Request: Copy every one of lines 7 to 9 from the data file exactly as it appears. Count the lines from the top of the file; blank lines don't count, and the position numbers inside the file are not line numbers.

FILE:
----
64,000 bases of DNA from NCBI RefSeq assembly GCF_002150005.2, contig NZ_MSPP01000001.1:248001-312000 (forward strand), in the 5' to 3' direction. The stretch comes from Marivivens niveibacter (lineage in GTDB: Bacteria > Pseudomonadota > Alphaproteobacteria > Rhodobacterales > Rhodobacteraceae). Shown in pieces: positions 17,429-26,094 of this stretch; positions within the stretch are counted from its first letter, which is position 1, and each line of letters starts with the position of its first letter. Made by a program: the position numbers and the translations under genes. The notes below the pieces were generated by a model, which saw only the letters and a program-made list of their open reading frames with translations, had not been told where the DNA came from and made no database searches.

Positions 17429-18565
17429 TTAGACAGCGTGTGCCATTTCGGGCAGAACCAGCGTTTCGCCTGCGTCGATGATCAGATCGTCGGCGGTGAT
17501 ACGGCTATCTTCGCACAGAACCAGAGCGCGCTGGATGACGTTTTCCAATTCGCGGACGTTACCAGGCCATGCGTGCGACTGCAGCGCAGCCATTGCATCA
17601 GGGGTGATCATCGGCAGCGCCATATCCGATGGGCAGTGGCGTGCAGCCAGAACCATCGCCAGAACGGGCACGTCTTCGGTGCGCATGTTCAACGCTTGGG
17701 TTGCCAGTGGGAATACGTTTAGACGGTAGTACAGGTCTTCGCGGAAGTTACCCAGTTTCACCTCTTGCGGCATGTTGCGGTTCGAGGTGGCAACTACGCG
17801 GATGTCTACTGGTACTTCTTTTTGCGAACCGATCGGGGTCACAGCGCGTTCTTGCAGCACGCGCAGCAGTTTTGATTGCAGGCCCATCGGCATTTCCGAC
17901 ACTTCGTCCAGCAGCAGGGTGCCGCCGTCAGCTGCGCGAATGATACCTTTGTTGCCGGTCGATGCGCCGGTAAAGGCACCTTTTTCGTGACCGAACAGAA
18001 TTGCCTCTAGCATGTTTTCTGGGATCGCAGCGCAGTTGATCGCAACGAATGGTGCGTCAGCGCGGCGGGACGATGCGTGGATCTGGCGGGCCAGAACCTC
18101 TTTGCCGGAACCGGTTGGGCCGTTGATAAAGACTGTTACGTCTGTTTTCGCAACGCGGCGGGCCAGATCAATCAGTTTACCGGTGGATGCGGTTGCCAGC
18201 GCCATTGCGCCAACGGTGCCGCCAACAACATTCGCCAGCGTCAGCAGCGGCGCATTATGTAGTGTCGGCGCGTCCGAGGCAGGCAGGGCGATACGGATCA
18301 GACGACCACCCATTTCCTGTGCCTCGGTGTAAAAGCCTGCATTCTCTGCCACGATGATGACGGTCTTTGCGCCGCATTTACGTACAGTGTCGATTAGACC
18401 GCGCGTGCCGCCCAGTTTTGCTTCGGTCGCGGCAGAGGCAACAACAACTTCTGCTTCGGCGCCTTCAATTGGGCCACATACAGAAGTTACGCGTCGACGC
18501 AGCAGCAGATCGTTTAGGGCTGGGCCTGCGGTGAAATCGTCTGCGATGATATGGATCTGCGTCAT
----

17801 GATGTCTACTGGTACTTCTTTTTGCGAACCGATCGGGGTCACAGCGCGTTCTTGCAGCACGCGCAGCAGTTTTGATTGCAGGCCCATCGGCATTTCCGAC
17901 ACTTCGTCCAGCAGCAGGGTGCCGCCGTCAGCTGCGCGAATGATACCTTTGTTGCCGGTCGATGCGCCGGTAAAGGCACCTTTTTCGTGACCGAACAGAA
18001 TTGCCTCTAGCATGTTTTCTGGGATCGCAGCGCAGTTGATCGCAACGAATGGTGCGTCAGCGCGGCGGGACGATGCGTGGATCTGGCGGGCCAGAACCTC